RE: The farmer as a key participant of M&E: lessons and experiences from Participatory M&E systems | Eval Forward

Effectively involving farmers in the participatory process has always been a challenge both for diagnostic and evaluation. However, much of this might be due to the tendency of relying on the interview process to solicit their input.  Thus, it might be noteworthy that much of agronomy is highly visible and thus it can be easily and perhaps more accurately passively collected with some good field observation. Once the farmer plants the seeds, he has a several month commitment the is easily seen for the entire cropping season. This be good for identifying the crops being produced, and the varieties being grown. With some good observations or questions, it would be possible to get planting dates and determine the biggest oversight in agronomy and smallholder development. This is the timing of crop establishment and other time sensitive activities. The overall time spread being a critical indicator of the severe operational limits smallholders face in terms of limited labor, energy to fuel that labor sufficiently for a full day of manual agronomic field work, or access to contract mechanization. Once this oversight is recognized it hopefully will be addressed instead of being ignored for over 40 years.

With the quality of Google earth and other satellite imagery it is now easily possible to get high enough resolution imagery of project areas to easily plot where target crops are produced, measure the hectarage involved and sum that up get percent of acceptance. Likewise, get an estimate of planting date and you can quickly plot a cropping calendar to see the overall cropping pattern of the project area, including the time spread in activities. This can be both a diagnostic tool and monitoring tool. While all this may have only minimal direct connection with the farmers, it should give you a quick appreciation as how effective your project is. Please see the example attached of a crop calendar that was developed to document actual irrigation use in Egypt as a guide for bring irrigation issues in line with actual use.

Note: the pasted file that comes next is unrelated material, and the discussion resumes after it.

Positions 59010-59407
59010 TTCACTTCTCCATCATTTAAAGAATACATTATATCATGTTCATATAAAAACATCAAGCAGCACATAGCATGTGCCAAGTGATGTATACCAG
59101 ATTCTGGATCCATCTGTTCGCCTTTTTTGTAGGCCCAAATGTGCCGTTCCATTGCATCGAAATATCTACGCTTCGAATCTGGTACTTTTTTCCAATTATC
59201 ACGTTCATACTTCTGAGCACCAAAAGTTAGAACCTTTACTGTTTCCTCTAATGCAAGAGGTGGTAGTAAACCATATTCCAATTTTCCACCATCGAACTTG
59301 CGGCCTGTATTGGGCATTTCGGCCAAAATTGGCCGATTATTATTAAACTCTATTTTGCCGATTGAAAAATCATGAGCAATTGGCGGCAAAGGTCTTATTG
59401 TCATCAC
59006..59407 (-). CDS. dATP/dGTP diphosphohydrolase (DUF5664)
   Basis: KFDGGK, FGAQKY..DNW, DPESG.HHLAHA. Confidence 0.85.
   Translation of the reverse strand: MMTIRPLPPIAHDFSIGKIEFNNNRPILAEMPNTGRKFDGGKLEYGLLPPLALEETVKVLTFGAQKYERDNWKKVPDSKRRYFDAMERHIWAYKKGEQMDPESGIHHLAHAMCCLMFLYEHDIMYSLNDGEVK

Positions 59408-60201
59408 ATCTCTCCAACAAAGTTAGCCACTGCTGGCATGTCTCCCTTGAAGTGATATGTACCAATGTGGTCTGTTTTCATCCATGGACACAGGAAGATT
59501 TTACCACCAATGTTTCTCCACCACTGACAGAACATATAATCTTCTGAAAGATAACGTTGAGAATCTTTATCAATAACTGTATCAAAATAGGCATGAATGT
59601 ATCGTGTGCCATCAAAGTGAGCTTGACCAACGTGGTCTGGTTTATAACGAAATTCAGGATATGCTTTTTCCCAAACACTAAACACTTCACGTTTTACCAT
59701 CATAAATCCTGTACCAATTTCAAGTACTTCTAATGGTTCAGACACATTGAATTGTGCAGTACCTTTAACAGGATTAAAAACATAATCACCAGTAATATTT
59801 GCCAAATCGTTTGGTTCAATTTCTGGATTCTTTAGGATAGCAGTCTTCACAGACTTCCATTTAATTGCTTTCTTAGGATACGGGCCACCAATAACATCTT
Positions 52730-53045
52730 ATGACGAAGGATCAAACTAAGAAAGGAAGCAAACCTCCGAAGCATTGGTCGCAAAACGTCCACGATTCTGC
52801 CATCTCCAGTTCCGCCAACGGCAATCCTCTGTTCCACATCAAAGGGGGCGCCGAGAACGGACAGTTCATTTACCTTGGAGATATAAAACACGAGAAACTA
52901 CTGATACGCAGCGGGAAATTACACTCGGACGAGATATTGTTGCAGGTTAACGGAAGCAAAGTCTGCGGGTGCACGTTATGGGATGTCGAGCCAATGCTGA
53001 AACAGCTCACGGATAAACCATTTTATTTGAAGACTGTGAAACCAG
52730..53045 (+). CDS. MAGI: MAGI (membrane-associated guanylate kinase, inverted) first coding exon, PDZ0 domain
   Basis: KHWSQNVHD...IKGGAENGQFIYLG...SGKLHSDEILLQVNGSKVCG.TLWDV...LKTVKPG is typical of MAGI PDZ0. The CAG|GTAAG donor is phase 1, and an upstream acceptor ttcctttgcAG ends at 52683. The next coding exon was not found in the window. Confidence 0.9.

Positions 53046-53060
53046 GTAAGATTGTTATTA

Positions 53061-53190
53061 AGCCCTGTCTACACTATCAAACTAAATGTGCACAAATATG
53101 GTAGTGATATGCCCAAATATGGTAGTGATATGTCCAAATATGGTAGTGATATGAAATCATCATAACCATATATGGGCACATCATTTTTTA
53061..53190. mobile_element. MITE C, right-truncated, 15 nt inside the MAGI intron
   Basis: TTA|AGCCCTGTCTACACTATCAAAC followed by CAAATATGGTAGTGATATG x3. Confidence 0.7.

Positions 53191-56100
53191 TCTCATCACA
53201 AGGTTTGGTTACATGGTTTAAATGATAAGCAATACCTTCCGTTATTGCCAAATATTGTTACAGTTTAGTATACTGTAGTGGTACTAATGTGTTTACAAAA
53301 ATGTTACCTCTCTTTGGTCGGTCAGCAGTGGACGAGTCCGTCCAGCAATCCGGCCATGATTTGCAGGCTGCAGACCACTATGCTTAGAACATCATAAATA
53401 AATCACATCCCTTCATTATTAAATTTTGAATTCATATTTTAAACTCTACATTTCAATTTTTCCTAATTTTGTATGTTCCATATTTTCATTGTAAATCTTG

Of course, you will need to have targets as to what will qualify as a successful vs. unsuccessful project and this will need to be in line with what your underwriting taxpayers funding the project expect and will accept as success.

If the operational limits mentioned above were identified 30 or 40 years ago our overall emphasis would have shifted from concentrating on specific crops and crop management to facilitating access to contract mechanization, expediting crop establishment sufficiently to meet food security with enough surplus production to accommodate the value chain we promote as a means of stimulating production.

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